Flag conservation

Flag conservation
Textile conservator, Gwen Spicer of Spicer Art Conservation at work

Friday, January 23, 2015

One suggestion to lower the handling of artifacts

Safe and proper handling of artifacts is a major factor in protecting any collection. An important part of safe handling is knowing what you are handling. This means being able to fully understand how the artifact is packaged.

Acid-free tissue paper is a basic storage supply used for interleaving, padding, covering, and wrapping. It comes in sheets or rolls. Tissue has been in active use in museums for decades and we have talked about its substitution here in our blog about acid free materials.

Tissue is used in abundance. When I visit institutions, it is most common to find artifacts wrapped in tissue (and occasionally wrapped in Tyvek or other wrapping material). Often when an artifact is delivered to me, or if I am examining it at an institution it is presented just like a gift wrapped package, with the folded ends of the tissue all tucked under the artifact.

proper artifact handling, museum storage, shipping artifacts, art conservator
A print wrapped in protective glassine, where the upper
and lower edges are folded under.

Sometimes these packages are then placed into a box surrounded with wads of tissue, making it a treasure hunt of determining which wad is the artifact, and which is just paper. This hunting game is not necessary, nor is it in the best interest of the artifact.

Hats or any type of head-gear seem to be the type of artifact that is the most probable to be stored this way. Especially unfortunate as that hats and head coverings also tend to be embellished with fragile and delicate attachments, like feathers, which are particularly vulnerable to damage when wrapped this way.

As a conservator, I find this type of gift wrapping troublesome. This is because it causes the artifact to be unnecessarily and overly handled. Also, if you do not know a collection, you do not know what is fragile or not. When all is hidden, it necessitates a hunt in the tissue to even find what you are dealing with.

I understand that this type of packing was done with the utmost interest in protecting the collection and certainly that can never be faulted. In addition, there are many (now outdated) manuscripts that had promoted this type of care. But the museum field has now revised their thinking and certainly there are still times when paper is necessary because it is the best choice for an updated method of protection, interleaving, or just general storing.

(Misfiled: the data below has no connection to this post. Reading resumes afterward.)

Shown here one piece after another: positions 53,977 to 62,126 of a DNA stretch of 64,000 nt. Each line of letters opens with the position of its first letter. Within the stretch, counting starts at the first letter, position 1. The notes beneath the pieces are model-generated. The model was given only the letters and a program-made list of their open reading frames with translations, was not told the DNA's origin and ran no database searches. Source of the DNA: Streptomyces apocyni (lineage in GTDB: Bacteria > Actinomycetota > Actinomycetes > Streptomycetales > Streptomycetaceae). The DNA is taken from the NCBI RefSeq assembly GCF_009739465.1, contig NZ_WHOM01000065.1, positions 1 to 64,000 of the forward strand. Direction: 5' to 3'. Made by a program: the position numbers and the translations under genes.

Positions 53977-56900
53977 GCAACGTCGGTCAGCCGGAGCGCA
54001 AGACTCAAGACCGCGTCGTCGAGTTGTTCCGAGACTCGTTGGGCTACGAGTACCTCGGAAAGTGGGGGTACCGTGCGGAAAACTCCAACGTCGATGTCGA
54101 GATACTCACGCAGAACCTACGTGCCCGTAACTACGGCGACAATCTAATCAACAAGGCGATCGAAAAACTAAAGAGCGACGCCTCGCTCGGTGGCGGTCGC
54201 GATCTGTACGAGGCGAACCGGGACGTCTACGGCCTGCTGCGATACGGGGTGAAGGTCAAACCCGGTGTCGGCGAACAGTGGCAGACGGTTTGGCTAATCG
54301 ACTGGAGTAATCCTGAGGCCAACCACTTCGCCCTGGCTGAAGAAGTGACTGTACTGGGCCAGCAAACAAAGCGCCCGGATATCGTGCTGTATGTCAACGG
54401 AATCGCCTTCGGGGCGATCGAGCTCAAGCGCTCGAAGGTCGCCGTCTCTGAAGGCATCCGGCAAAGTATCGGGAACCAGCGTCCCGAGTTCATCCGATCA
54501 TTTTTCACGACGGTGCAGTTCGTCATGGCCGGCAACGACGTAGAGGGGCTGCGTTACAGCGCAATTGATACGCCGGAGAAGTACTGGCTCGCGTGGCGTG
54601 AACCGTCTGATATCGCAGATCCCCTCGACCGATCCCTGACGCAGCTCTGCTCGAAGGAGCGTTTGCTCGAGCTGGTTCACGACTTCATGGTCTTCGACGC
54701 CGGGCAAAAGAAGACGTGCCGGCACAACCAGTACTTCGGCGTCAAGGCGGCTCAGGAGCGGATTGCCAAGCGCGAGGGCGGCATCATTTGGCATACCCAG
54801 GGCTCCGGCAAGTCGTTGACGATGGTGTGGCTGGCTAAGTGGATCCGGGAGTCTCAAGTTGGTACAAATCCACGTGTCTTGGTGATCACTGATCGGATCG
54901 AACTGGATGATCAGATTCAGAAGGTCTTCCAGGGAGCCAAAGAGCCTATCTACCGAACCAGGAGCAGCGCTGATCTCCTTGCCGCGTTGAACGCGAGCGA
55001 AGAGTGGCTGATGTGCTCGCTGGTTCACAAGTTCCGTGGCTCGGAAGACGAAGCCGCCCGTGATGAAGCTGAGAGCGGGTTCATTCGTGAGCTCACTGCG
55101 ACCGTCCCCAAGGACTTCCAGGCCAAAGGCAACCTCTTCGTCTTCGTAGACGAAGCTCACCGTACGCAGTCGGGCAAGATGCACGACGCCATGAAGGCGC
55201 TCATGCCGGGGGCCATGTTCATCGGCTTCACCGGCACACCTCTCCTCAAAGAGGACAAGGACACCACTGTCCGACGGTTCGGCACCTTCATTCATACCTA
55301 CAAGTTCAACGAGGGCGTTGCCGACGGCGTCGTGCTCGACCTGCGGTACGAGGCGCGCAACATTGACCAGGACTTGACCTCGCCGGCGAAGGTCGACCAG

What I am proposing is that when tissue is necessary to protect collections, that the artifact is easily unwrapped and will require no lifting or touching of the actual artifact. It would look like this:

A small purse embellished with metallic threads is placed on tissue that rests
on a handling tray fitted with twill tape.
All of the layers are folded to the top or upper surface of the artifact.
Wrapped layers are all accessable without need to lift or handle the artifact.

While unwrapping the above artifact, it did not need to be lifted or handled to be seen. The paper was folded and positioned in such a way that it was both protective of the artifact, while also being accessible.

Another solution is not to wrap at all. Here is a pair of epaulettes and their original box, both secured on Ethafoam supports and protected within an archival box.

civil war artifacts, art conservation, archival museum storage, proper handling of artifacts
Gwen Spicer is a textile conservator in private practice.  Spicer Art Conservation specializes in textile conservation, object conservation, and the conservation of works on paper.  Gwen's innovative treatment and mounting of artifacts is unrivaled.   To contact her, please visit her website.

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